Joan Wagner, SDS & Jean Marie Hauck, SDS: Legacy of Service Preserves Fond Memories

Sisters of the Divine Savior Jean Marie Hauck and Joan Wagner turned the page on a combined 80 years of service at Holy Family School in Huntsville, Ala. In June 2018, they bid farewell to longtime friends, neighbors and generations of school families. As they slowly settled into our Salvatorian Sisters Residence (SSR) in Milwaukee, their deep sense of loss gradually eased. Today, they cherish the memories from their time in Huntsville.

Sr. Jean Marie first went to Huntsville in 1965 to teach third grade. Back then, Holy Family was known as St. Joseph Mission School, founded in 1956 to serve black families. After two years, Sr. Jean Marie was assigned to Maryland parochial schools for nearly 20 years. She returned to Huntsville in 1989, and taught art classes for seven years before retiring.

Sr. Jean Marie described changes on her return to Huntsville. “They had added a whole wing to the building and air conditioning. And, the playground was blacktopped so red mud didn’t get tracked into the classroom.” Another change was the ratio between black and white students – nearly equal by 1989. St. Joseph was the first all-black school in Alabama to admit white students. The “reverse integration” began in 1963 before Sr. Jean Marie arrived.

She notes, “St. Joseph families were determined to make it work.” She recalls a first-grader in Salvatorian Sister Fidelis’ class. “He went home and told his family he had the most wonderful friend. When his mother asked, ‘Is he black or white?’ he replied, ‘I don’t know. I’ll look tomorrow.’” After retiring, Sr. Jean Marie joined a group of quilters who made sleeping bags for homeless people in the Huntsville area. She also stayed connected with the school by using her artistic gifts to decorate the bulletin boards.

Sr. Joan (formerly Sr. John Bosco) arrived in Huntsville in January 1969. She taught first grade for 27 years before serving as administrative assistant in the late ‘90s. Substitute teachers had been filling in before she arrived, and Sr. Joan recalls, “My first priority was to get the children to where they needed to be in their studies. We had a lot of Nigerian children in our school, whose parents taught at Alabama A&M University.”

Sr. Joan says many parents of white students were employed with the Redstone Arsenal’s missile program, and were not native southerners. She recalls, “An arsenal bus brought children every day in the first years I was there.” She also remembers touring the arsenal where they tested rockets. From our school you could hear test rockets roaring from 15-20 miles away.”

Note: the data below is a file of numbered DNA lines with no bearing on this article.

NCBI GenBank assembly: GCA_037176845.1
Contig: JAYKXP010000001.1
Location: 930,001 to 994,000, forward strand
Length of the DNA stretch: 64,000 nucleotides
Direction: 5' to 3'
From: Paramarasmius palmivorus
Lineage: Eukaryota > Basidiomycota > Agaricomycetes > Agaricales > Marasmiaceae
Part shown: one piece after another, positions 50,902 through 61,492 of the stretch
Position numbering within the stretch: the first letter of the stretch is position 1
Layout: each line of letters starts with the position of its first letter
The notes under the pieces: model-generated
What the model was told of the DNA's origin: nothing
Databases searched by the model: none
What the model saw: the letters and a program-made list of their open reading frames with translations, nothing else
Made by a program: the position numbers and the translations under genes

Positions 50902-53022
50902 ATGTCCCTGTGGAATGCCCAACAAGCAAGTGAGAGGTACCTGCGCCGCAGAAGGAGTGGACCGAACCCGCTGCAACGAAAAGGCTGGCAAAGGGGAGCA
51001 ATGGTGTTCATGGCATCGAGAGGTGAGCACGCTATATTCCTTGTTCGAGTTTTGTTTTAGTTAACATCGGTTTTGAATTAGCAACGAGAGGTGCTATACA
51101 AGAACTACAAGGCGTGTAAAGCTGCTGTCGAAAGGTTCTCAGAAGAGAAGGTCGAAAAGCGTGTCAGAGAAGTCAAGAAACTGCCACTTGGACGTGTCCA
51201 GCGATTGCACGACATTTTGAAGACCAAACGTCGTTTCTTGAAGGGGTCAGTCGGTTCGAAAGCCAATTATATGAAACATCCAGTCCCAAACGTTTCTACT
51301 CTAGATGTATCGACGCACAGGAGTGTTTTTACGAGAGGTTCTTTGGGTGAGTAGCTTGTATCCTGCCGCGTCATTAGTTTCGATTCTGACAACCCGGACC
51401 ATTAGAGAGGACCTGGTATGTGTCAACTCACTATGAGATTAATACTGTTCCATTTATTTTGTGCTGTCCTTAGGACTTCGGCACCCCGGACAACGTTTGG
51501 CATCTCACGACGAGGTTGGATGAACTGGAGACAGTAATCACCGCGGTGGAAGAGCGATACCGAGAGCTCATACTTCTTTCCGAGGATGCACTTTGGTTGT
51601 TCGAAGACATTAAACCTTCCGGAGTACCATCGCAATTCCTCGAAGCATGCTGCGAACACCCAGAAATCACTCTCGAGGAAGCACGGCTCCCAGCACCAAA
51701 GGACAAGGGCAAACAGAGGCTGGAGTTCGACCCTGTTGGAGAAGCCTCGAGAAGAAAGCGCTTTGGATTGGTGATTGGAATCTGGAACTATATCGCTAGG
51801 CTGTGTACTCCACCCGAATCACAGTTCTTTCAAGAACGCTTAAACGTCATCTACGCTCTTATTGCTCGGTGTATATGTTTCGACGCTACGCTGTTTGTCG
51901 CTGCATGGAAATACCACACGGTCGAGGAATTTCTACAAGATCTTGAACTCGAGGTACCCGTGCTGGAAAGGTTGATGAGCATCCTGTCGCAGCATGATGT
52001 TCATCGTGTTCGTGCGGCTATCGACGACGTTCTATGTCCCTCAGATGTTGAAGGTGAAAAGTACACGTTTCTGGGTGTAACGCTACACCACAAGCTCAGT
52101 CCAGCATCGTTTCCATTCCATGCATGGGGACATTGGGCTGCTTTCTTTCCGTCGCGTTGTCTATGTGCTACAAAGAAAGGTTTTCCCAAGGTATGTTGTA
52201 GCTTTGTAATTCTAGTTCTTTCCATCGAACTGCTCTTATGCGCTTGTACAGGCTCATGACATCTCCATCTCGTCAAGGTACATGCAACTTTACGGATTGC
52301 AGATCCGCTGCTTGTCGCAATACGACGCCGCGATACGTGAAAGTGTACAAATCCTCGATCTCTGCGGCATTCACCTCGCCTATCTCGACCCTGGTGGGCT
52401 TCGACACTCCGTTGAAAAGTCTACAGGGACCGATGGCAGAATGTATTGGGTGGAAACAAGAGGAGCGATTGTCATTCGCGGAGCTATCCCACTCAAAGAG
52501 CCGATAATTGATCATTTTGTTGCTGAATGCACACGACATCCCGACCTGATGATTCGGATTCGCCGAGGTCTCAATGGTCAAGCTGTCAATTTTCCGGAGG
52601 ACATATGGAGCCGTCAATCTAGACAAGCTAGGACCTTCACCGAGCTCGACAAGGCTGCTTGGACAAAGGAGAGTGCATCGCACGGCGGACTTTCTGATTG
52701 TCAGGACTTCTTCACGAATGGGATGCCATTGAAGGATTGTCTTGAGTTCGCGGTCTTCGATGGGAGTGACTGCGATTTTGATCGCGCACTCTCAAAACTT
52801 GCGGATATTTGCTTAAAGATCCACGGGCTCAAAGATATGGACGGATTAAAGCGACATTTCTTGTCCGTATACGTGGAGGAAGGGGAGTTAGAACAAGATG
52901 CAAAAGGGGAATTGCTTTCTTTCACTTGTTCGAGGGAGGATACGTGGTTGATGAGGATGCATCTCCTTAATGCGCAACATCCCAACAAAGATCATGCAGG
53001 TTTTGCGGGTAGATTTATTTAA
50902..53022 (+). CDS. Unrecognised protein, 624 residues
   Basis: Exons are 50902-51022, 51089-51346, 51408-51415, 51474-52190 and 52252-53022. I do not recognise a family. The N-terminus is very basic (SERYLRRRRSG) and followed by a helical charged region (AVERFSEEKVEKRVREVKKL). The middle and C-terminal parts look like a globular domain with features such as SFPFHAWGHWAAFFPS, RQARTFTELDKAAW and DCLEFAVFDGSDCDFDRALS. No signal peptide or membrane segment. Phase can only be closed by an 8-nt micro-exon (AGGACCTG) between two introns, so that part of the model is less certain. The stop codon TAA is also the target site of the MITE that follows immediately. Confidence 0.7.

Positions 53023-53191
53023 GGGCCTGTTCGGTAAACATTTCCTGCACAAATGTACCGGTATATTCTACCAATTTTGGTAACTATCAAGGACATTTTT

Sr. Joan wasn’t in Huntsville in 1963, but the tumult of desegregation continued after she arrived. White non-Catholics tried to enroll their children at St. Joseph School because it was more racially balanced than Huntsville public schools. The Diocese of Birmingham would not allow the school to be a refuge for families trying to avoid the federal desegregation order. “Parents sued St. Joseph School for denying their children admission,” Sr. Joan says, “but our school won out.”

“On the way home we crossed a bridge over the Tennessee River. All along the river, lined up on the bridge, was the Ku Klux Klan robed in white. Our driver said, ‘Duck down.’ It scared me because attitudes were pretty much the same toward Catholics as toward blacks.”

Another incident Sr. Joan will never forget is a teachers’ convention in Birmingham. “On the way home we crossed a bridge over the Tennessee River. All along the river, lined up on the bridge, was the Ku Klux Klan robed in white. Our driver said, ‘Duck down.’ It scared me because attitudes were pretty much the same toward Catholics as toward blacks. That was my first – and only – experience with the KKK.”

In 1979, St. Joseph, St. Mary’s and Mary Queen of Universe parishes merged their grade schools to become Holy Family School. Merging the student bodies furthered reverse integration far more peaceably than the school desegregation mandate. Even with a new name, the spirit of the original mission school has endured. Sr. Joan says parents always were and still are very much committed to the school. She says that along with ethnic diversity, Holy Family students come from many faith traditions. The local community holds the school’s strong academic reputation in high regard.

As for St. Joseph Parish, Sr. Joan says, “Over the years it’s grown, and although it’s not a large parish, it’s thriving.” Sr. Jean Marie adds, “It was never known as a wealthy parish, but people were very generous. When something needed to be done, they were always there.”

That commitment is the legacy Sisters Jean Marie and Joan left behind in Huntsville. Today, Sr. Joan’s image is one of four stained glass windows above the front door of the church. Along with the Salvatorian co-founders, Mother Mary and Father Jordan, and St. Joseph Parish founder Fr. Hermenegild Messmer, SDS, there also is Sr. Joan. “So my picture is there until the window breaks,” says Sr. Joan, but she doesn’t take the honor lightly. Looking back on her decades serving in Huntsville, Sr. Joan (pictured below) says, “I loved it there.”

Rev. Joan Wagner with students in the 1980s

— Jan Penlesky